In his October 2014 General Conference address, Elder Jorg Klebingat boldly and directly stated, “You cannot love God without also loving His commandments”.
Yikes. This has caused me much internal reflection and quite a bit of anxiety. I guess I don’t always love God…but how can that be?
What makes love of God and love of the commandments so inseparable?
The commandments are generally highly misunderstood. We tend to paint them as restrictions placed on us by a Being whose main goal is – apparently – to subject us to Him. But what does God get out of our compliance? He is already God – all-knowing, all-powerful, omnipresent and omniscient. The worship and obedience of a few fallen mortals cannot possibly give Him more than He already has. If we could but look at things from God’s perspective – while fully acknowledging that His thoughts are higher than our thoughts, and His ways higher than our ways – we would see an alternate and true view of these enacted commands.
“God is God because He is perfectly obedient.” In Doctrine & Covenants 82:10, we read that God is “bound” when we do as He says. That word bound suggests that there are eternal laws, real and in force, that God could not break while remaining a God. Indeed, mankind has made significant discoveries of some simple eternal laws through science. God is God because He has knowledge of each and every eternal law and He adheres to them perfectly.
In Moses 1:39 we learn that God’s “work and glory” is “to bring to pass the immortality and eternal life of man”. That is His end goal – to see His children return to Him with “exaltation and glory”, to “inherit thrones, kingdoms, principalities, and powers, dominions, all heights and depths…” (See Doctrine & Covenants 132:19). To suggest that God merely wants to subject us to Him is counteractive to His declared purpose, and could only be truly conceived if we are to call Him a liar.
So if our eternal lives are God’s one and only aim, we have to accept that all He does is working towards this goal. It makes sense then that His supreme desire alone could warrant the willing sacrifice of Jesus Christ – “For God so loved the world that He gave His Only Begotten Son…” (See John 3:16). In the same breath, I hold that God gives us commandments for this same purpose – our own eternal life and exaltation.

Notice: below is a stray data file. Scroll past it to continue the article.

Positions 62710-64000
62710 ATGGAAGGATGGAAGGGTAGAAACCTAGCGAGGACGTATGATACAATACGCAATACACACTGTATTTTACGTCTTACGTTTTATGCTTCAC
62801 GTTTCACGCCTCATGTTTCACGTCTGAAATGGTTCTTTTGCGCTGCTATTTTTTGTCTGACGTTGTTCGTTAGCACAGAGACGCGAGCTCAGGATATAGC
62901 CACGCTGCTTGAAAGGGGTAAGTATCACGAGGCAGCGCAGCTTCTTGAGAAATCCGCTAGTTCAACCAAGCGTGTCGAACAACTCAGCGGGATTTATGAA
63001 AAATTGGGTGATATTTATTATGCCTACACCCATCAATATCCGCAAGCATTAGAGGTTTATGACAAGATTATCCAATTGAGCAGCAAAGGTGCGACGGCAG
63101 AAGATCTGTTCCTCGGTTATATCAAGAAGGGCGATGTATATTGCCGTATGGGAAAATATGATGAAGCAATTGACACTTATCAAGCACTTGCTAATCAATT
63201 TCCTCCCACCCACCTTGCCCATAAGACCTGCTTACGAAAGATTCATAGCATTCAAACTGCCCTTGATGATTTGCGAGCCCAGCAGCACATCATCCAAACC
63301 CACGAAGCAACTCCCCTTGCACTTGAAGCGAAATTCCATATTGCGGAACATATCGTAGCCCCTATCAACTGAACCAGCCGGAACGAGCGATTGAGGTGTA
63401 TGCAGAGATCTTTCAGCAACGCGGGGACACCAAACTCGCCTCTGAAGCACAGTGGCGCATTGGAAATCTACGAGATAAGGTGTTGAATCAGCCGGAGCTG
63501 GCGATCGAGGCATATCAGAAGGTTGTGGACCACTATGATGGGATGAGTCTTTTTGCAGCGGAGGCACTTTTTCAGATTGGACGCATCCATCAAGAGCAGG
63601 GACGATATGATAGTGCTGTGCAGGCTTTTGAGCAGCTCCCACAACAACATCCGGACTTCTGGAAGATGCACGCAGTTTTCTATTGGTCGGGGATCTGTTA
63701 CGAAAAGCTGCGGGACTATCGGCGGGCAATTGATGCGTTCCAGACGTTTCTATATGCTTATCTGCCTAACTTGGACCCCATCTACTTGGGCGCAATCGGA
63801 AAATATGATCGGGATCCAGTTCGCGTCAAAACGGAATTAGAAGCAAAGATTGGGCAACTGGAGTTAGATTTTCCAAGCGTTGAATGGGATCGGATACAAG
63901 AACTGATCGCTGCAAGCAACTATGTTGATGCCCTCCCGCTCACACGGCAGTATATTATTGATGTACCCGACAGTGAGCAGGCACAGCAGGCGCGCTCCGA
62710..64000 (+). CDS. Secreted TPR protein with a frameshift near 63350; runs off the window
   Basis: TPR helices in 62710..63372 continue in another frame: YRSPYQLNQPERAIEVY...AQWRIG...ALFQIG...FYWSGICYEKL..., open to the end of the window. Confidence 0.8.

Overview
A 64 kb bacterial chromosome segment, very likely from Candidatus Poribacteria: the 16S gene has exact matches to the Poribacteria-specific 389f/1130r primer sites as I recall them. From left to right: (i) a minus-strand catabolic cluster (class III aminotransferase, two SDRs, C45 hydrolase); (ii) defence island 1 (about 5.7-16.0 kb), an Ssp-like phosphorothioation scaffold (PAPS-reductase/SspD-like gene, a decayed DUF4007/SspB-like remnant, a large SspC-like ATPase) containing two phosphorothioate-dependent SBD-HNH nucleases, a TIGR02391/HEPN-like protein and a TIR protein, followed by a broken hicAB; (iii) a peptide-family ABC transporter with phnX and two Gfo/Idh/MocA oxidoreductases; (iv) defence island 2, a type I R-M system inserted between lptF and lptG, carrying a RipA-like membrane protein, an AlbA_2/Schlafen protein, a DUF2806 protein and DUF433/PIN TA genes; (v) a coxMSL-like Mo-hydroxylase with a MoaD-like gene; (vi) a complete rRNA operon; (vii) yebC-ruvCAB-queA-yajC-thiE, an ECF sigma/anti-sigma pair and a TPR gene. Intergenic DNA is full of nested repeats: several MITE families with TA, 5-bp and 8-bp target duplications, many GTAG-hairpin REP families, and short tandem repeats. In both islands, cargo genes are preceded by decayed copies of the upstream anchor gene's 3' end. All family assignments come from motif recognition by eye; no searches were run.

President Lorenzo Snow taught that “As man now is, God once was/As God now is, man may be”. How did God obtain the status He now holds? Through obedience to the laws and ordinances instituted. How do we obtain godhood? By obedience to the same laws and ordinances that God adhered to – the same laws and ordinances that God has instituted for us here on earth; in short, by following the commandments – the same commandments God Himself had to learn to follow. And so we see that rather than being inconsistent rules placed to subject us to God, the commandments are actually the conduit by which we can become like God.
Why does this perspective matter? For one, it matters because humans are always trying to see things from God’s perspective. We can’t, naturally because He is all-knowing, perfect, and exalted. But in this small way we can come closer to perceiving the commandments how He sees them; He has given us enough information in the scriptures and through the prophets to do so. But seeing it this way cultivates intense motivation to not only keep the commandments, but to consequently love God more.
Why is it that we can’t separate love of God from love of the commandments? Because God is the commandments. Who He is and how He came to be there is all because of the commandments. Failure to love the commandments is failure to love the end result of what strict obedience to them creates – even God Himself.
I am imperfect in my love for the commandments and I am imperfect in my love of God. But recognizing this is one step closer to solving the problem. Indeed, I am finding John 7:17 to be true – “If any man will do his will, he shall know of the doctrine, whether it be of God, or whether I speak of myself.” As I follow the commandments, I learn how they truly are enacted for my eternal well-being, not only to bring me closer to God, but to make me like Him.
President Jeffery R. Holland remarked, “The first great commandment of all eternity is to love God with all of our heart, might, mind, and strength—that’s the first great commandment. But the first great truth of all eternity is that God loves us with all of His heart, might, mind, and strength.” In the end, God just wants us to love Him as much as He loves us. As we learn to love and live the commandments, we find ourselves closer to fulfilling His grandest desires – our love and our salvation.